As 2016 crawls to an end, it’s time to take stock of the books I have read. For previous years lists check out 2015, 2014, 2013 and 2012.
5) The Last Policeman – Ben Winters
Imagine, if we knew the World is definitely going to end. That we knew the exact date when the world, as we know it, would cease to be. And there are no Hollywood moments here when countries can send rockets or a team of enterprising white folks(with a token Asian/Black guy) to save the world.
In that scenario, all bets are off. So if a policeman tries to solve what looks like a suicide, it would look very weird for him to put in all that effort. But the book is not just a murder mystery. It’s also a great look at how sometimes routine and habit is what enables some of us to stick to what we do. And how sometimes the desire to complete something helps us exceed our wildest expectations. I recommend the first book of the series as a great murder mystery and a dystopian fiction novel .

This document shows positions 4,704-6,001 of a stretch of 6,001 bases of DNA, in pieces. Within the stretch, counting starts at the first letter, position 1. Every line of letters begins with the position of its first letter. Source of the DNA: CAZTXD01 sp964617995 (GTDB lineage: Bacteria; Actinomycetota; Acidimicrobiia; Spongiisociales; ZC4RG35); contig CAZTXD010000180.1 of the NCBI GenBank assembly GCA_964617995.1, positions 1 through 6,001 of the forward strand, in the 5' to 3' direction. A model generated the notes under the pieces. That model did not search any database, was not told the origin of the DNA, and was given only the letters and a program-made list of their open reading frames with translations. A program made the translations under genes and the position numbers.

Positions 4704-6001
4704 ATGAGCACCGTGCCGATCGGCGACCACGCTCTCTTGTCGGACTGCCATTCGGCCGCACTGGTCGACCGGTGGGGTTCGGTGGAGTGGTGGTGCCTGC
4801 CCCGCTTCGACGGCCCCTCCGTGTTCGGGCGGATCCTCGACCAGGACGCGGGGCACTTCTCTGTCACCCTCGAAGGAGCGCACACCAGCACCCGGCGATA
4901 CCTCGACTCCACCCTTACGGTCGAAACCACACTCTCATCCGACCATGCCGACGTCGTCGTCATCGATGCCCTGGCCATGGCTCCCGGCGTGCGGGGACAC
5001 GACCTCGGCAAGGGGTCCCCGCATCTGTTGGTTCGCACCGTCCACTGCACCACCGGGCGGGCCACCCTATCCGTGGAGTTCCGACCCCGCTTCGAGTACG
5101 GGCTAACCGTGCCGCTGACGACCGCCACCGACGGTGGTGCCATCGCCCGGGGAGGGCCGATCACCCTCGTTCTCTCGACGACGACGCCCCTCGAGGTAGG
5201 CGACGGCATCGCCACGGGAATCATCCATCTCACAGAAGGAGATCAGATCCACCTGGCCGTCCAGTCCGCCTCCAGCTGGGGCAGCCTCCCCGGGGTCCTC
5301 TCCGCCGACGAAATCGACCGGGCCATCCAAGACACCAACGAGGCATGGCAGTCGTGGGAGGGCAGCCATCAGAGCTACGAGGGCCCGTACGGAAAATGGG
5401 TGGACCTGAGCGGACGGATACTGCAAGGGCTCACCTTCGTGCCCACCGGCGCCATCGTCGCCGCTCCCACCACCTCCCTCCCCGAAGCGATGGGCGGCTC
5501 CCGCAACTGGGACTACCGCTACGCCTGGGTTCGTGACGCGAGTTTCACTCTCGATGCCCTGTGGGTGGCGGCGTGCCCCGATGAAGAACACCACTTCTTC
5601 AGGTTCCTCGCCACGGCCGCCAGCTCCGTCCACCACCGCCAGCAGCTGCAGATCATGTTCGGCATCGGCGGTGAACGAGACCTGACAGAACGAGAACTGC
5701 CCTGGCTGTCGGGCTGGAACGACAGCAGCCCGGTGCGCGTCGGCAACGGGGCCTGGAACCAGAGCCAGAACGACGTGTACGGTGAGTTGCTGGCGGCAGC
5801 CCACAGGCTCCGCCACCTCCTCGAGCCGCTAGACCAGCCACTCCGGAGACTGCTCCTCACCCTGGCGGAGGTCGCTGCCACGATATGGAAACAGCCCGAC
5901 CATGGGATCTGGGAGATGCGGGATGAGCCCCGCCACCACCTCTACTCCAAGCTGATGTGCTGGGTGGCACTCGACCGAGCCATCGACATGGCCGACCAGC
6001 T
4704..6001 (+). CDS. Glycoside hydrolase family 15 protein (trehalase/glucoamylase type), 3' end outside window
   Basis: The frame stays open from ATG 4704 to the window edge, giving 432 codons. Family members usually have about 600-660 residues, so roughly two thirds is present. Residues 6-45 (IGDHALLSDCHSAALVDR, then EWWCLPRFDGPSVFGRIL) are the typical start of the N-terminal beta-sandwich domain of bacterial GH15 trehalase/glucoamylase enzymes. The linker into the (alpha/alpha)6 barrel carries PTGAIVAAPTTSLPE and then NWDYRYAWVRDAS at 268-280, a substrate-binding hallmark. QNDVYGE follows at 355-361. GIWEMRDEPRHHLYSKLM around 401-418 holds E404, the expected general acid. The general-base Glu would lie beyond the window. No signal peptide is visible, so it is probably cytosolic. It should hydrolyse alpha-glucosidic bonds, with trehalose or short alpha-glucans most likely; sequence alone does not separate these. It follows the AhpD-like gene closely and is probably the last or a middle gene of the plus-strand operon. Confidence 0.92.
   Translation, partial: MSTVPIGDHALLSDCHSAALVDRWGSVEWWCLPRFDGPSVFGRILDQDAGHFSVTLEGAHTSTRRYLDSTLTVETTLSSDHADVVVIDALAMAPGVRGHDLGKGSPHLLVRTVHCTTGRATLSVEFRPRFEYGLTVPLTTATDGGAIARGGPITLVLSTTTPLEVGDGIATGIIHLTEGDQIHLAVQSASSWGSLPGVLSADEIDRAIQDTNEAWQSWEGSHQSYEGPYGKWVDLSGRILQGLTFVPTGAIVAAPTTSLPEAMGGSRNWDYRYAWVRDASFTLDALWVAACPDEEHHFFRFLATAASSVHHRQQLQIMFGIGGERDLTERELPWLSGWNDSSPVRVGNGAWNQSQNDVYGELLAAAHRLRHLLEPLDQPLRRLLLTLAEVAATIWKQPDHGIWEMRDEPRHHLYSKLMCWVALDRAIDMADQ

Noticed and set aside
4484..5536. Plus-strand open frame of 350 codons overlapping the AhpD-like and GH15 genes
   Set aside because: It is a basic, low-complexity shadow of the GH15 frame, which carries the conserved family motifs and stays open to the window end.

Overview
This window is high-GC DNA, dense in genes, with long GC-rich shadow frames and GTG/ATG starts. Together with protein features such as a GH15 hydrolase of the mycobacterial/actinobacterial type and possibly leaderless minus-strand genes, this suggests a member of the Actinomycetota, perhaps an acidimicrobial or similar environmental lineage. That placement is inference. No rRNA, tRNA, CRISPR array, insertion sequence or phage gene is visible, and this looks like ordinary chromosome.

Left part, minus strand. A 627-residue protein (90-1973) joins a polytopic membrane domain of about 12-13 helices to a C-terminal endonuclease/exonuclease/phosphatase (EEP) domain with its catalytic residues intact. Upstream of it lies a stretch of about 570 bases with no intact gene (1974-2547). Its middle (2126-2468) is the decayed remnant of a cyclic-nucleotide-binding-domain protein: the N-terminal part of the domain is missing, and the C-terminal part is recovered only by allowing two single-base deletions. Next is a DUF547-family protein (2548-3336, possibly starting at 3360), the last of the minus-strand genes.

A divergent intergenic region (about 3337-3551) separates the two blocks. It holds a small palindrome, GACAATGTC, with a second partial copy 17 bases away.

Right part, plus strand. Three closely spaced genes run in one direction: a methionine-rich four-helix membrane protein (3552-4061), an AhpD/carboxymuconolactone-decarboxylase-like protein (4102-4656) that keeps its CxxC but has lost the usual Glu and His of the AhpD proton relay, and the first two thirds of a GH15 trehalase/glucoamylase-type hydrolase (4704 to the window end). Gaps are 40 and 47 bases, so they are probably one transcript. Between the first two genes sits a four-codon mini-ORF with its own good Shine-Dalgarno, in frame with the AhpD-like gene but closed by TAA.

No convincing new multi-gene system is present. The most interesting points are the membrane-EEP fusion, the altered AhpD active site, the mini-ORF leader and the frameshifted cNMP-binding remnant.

4) Moonglow – Michael Chabon
I have been a Chabon fan since I read the Amazing Adventures of Kavalier & Clay. While some authors usually start repeating themselves, be it in terms of style or tone or characters, Chabon has resolutely tried his best to avoid that. From comics to baseball to struggling writers to vinyl records, he has spun stories around varied themes. His latest book is a mix of memoir and fiction and where one ends and the other begins is particularly tough to decipher.
With parallel themes playing out – a love story between the narrator’s grandparents, political history of the cold war and the author trying to come to terms with his growing old age, the prose grabs your attention and keeps you riveted to it. An excellent read, if only for the way Chabon crafts sentences which jump out in your imagination like comic book images.
3) Fifth Season – N K Jemisin
In a sense, this year has been very suitable for escapist reading. In other words, fantasy and science fiction genre publications have been a large part of my reading list this year. But the Fifth season seemed to me the reverse of most of the fiction tropes. One of the rare series with strong feminine lead characters, the series makes us ask ourselves certain truths about who oppresses whom and what are the systems of power that lie both in developed and developing states.